Anita Rao

Producer, "The State of Things"

Anita Rao is a producer for The State of Things, WUNC's daily, live talk show that features the issues, personalities and places of North Carolina. She fell in love with interviewing and storytelling as a Women's Studies and International Studies major at the University of North Carolina at Chapel Hill and began her radio career at WUNC as an intern for the nationally distributed public radio program The Story. From 2011 - 2014, she worked for the Peabody Award-winning StoryCorps Production department, where she pitched, edited and produced conversations from across the nation--from Chicago, IL to Pineville, North Carolina.  

Anita was born in a small coal-mining town in Northeast England but spent most of her life growing up in Iowa and has a fond affection for the Midwest. She loves excessively-long dinner parties and hopes to one day live up to her mom's nickname, "Sheila, The Chocolate Eater."

Ways to Connect

Joe Kwon is the cellist for the Avett Brothers and also runs a popular food blog based on where the band eats.
Front of House Photography

As a kid, Joe Kwon spent all of his time doing two things: practicing the cello and eating delicious food.

His family had recently immigrated to North Carolina from South Korea so his house was always filled with family and lavish Korean cooking.

Survivors of a civilization-ending apocalypse manage to salvage fragments of their cultural history.
Emily Levinstone

The Simpsons is the kind of show that people watch over and over. Many episodes continue to linger in popular culture no matter how many years have passed since they originally aired.

But what would happen if suddenly all The Simpsons episodes and all other media and technology were gone and all that remained were people’s memories of what they think they heard or saw?

Right Image Photography, Inc.

Mental healthcare practices in the United States have changed quite a bit in the past two centuries. State hospitals and asylums once housed the great majority of mentally ill individuals, but definitions for what constituted mental illness were often vague and included conditions like epilepsy and PMS. In the 1950s and 60s, government officials pushed towards the deinstitutionalization of mental health care, and many individuals experiencing mental illness were released into the community.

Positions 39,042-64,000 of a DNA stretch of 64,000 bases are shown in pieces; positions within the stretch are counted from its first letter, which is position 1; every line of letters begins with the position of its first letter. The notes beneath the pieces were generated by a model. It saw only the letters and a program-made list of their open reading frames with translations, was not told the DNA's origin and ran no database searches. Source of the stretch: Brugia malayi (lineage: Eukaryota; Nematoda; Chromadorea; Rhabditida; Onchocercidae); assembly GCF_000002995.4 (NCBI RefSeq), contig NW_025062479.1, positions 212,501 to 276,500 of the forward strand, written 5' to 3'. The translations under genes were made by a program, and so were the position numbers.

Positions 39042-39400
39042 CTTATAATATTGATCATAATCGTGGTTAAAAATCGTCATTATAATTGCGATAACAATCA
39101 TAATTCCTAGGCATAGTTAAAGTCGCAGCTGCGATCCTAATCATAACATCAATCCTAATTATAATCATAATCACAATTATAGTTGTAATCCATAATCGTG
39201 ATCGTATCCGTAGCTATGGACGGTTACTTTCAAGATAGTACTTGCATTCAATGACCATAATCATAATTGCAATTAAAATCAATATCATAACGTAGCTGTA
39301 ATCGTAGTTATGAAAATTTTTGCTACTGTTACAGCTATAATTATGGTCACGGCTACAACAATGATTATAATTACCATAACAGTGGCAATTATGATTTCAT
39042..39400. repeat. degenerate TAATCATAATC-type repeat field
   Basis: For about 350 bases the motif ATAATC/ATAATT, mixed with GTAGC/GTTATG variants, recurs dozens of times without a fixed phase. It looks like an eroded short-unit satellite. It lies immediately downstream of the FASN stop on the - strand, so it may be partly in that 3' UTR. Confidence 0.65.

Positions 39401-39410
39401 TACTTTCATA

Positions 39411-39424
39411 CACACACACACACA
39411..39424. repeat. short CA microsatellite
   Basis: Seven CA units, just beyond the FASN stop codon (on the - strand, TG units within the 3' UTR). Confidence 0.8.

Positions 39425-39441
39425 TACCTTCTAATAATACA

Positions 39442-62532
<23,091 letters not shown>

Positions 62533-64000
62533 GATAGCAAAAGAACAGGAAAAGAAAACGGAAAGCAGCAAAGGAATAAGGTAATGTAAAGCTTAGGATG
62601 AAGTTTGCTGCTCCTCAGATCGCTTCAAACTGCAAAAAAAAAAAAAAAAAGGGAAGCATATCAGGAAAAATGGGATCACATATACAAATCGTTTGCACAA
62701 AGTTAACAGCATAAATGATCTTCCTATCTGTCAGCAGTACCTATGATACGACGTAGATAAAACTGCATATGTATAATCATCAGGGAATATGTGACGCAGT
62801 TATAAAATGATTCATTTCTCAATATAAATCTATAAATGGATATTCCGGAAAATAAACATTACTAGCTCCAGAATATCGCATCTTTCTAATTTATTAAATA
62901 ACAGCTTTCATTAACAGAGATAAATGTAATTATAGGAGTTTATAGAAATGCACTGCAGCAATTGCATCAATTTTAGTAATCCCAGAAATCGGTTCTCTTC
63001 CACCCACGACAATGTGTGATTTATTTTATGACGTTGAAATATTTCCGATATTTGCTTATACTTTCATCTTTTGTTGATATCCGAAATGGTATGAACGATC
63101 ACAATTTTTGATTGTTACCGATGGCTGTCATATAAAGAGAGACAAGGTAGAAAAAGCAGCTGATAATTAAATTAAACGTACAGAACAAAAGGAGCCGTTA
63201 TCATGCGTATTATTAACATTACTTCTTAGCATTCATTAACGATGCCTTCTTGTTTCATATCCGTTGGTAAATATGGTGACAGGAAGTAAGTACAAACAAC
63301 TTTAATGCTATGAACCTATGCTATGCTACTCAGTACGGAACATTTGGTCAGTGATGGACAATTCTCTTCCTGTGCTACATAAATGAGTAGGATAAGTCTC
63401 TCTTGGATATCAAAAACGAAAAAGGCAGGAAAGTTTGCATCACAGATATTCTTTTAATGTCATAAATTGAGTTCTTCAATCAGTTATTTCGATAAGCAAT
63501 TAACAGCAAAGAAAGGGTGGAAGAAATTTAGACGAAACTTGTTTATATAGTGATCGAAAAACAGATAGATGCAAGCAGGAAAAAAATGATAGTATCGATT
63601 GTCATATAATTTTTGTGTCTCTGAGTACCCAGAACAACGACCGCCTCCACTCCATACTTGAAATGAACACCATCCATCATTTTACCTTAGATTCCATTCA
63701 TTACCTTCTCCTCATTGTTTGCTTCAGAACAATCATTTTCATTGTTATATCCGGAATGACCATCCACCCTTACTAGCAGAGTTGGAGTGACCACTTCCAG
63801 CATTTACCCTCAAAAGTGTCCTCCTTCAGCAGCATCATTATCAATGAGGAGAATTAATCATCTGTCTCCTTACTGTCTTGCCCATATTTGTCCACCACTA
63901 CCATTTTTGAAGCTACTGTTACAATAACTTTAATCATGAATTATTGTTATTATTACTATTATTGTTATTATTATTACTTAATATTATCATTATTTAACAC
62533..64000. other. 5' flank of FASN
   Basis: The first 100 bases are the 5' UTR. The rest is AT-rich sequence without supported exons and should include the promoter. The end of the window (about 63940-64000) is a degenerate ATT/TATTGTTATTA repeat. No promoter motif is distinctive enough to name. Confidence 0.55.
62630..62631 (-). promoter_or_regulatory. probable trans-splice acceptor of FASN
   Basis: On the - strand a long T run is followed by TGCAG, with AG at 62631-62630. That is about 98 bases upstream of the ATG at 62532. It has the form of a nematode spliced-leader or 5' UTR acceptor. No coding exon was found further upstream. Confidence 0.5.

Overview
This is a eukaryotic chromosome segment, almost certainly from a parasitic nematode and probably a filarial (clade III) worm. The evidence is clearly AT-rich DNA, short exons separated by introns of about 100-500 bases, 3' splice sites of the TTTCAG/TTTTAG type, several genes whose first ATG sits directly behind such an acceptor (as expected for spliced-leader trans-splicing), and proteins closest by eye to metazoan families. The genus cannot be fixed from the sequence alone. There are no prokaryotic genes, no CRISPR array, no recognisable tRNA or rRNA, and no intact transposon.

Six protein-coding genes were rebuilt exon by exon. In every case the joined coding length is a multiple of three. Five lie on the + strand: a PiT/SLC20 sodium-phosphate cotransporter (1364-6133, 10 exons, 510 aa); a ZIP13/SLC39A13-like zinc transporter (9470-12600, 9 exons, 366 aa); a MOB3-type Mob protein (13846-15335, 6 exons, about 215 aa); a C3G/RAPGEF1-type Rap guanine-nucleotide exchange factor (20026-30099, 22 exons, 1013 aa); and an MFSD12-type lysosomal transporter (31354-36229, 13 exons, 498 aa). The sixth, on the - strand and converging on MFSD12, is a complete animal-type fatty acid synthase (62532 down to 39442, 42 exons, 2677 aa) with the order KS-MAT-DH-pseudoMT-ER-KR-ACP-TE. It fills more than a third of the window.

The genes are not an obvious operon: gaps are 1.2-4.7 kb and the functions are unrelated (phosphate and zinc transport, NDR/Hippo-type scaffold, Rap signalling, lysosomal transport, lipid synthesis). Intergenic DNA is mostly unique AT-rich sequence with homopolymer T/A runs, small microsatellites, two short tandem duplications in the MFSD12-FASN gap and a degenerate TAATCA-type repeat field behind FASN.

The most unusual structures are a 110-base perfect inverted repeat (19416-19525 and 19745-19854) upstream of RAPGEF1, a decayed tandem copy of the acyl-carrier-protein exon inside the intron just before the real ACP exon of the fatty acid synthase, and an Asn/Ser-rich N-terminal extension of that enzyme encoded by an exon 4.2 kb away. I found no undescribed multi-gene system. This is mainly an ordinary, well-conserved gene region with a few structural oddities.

Author Robin Greene with her first son Dan in 1981
Robin Greene

Robin Greene gave birth to her first child in 1981. It was a traumatic experience for her, and she was shocked that nobody had prepared her for what it would be like.

She shared her experience with a friend and they both began to wonder how many other women had similar experiences, and if anything could be gained from encouraging women to share their birthing stories more openly.

Odili Donald Odita stands in front of his mural, a public art display at the Nasher Museum of Art.
J Caldwell

Duke University’s Nasher Museum opened its doors in the fall of 2005 with a vision for a first-rate museum but without a clear path to get there. Luckily the board hired talented staff, and within a few years they were on their way to becoming an established museum with robust collections of contemporary art and art by people of African descent. 

Time on a clock
Flickr/Sean MacEntee

Time is an essential part of day-to-day life. Clocks and calendars let people know when to sleep, eat, and where they’re supposed to be each morning.

But time is also something much more complicated; time is an abstract concept that sits at the center of conversations about physics, philosophy and culture.

Host Frank Stasio with brothers Noah and Gabriel Harrell, founders of the Rural Academy Theater, a theater troupe that travels the state by horse and buggy and brings theater to rural audiences.

A Republican congressman charts his course in a Democratic capital.
The Martin Family

Jim Martin was the first and only two-term Republican governor in North Carolina, serving from 1985-1993.


Becky Buller won three IBMA awards this year for emerging artist, songwriter of the year and recorded event of the year.
Becky Buller

Becky Buller has tried her hand at almost every part of the bluegrass music industry.

She is a prolific songwriter whose compositions have been recorded by musicians like Ricky Skaggs; she produced for and toured with Valerie Smith; she co-hosts a bluegrass music show; and she has released two solo records.

Sociologist Kathy Giuffre studies creativity and social networks. Her debut novel 'The Drunken Spelunker's Guide to Plato' blends a look at dive bar culture with ancient philosophy.
Kathy Giuffre

Sociologist Kathy Giuffre has spent much of her career as an objective outsider who writes about cultures that are not her own. She studies artistic communities and creativity in the South Pacific, and eventually this work encouraged her to examine her own life and the spaces she grew up in. Her debut novel “The Drunken Spelunker’s Guide to Plato” (John F.

Melissa Radcliff is an advocate for children with incarcerate parents as the executive director of Our Children's Place.
Melissa Radcliff

More than 2.7 million children in the United States have an incarcerated parent and more than 25,000 of those children live in North Carolina. But while conversations around mass incarceration are on the rise, the stories of these children often remain invisible.